Circulation | Year: 2011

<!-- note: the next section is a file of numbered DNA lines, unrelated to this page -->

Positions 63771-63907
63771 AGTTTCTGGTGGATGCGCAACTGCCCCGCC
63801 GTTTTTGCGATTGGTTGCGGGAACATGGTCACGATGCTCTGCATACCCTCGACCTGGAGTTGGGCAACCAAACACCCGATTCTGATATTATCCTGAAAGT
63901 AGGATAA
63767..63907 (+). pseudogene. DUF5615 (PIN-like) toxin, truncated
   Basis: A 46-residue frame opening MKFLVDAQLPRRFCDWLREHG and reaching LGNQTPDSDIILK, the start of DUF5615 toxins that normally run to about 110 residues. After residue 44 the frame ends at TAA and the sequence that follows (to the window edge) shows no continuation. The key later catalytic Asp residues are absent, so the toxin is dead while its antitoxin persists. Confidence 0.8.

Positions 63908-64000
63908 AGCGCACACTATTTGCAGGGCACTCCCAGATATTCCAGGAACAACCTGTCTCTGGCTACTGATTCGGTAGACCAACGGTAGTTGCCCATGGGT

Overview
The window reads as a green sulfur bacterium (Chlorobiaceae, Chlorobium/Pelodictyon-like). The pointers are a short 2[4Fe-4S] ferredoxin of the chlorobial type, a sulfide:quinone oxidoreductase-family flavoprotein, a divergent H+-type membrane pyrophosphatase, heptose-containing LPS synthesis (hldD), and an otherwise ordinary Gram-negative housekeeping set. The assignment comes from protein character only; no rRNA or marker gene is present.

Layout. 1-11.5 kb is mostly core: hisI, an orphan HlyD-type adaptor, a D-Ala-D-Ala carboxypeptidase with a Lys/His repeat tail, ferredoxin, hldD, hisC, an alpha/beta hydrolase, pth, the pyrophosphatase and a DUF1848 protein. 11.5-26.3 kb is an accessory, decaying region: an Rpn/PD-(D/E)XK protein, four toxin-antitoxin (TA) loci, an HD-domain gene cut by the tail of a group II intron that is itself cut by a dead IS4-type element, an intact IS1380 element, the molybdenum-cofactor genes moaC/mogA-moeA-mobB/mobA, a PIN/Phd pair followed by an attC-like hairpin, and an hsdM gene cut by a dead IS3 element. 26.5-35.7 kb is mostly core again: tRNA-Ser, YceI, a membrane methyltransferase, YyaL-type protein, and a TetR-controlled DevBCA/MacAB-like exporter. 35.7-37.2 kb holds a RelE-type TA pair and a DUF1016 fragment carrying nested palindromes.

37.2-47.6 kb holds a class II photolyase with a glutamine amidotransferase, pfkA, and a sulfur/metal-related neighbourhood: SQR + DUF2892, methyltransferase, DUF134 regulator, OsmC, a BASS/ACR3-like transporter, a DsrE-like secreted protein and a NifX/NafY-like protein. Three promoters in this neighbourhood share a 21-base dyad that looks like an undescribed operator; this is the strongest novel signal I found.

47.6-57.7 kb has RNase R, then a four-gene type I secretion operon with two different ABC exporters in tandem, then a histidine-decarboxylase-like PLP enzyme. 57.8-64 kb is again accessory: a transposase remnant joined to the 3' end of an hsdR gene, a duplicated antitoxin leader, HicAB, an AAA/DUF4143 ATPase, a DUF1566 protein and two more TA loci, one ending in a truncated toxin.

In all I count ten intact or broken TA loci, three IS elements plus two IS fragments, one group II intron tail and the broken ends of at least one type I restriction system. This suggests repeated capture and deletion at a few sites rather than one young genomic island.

Background-: Calcineurin is a calcium-regulated phosphatase that plays a major role in cardiac hypertrophy. We previously described that alternative splicing of the calcineurin Aβ (CnAβ) gene generates the CnAβ1 isoform, with a unique C-terminal region that is different from the autoinhibitory domain present in all other CnA isoforms. In skeletal muscle, CnAβ1 is necessary for myoblast proliferation and stimulates regeneration, reducing fibrosis and accelerating the resolution of inflammation. Its role in the heart is currently unknown. Methods and Results-: We generated transgenic mice overexpressing CnAβ1 in postnatal cardiomyocytes under the control of the α-myosin heavy chain promoter. In contrast to previous studies using an artificially truncated calcineurin, CnAβ1 overexpression did not induce cardiac hypertrophy. Moreover, transgenic mice showed improved cardiac function and reduced scar formation after myocardial infarction, with reduced neutrophil and macrophage infiltration and decreased expression of proinflammatory cytokines. Immunoprecipitation and Western blot analysis showed interaction of CnAβ1 with the mTOR complex 2 and activation of the Akt/SGK cardioprotective pathway in a PI3K-independent manner. In addition, gene expression profiling revealed that CnAβ1 activated the transcription factor ATF4 downstream of the Akt/mTOR pathway to promote the amino acid biosynthesis program, to reduce protein catabolism, and to induce the antifibrotic and antiinflammatory factor growth differentiation factor 15, which protects the heart through Akt activation. Conclusions-: Calcineurin Aβ1 shows a unique mode of action that improves cardiac function after myocardial infarction, activating different cardioprotective pathways without inducing maladaptive hypertrophy. These features make CnAβ1 an attractive candidate for the development of future therapeutic approaches. © 2011 American Heart Association, Inc.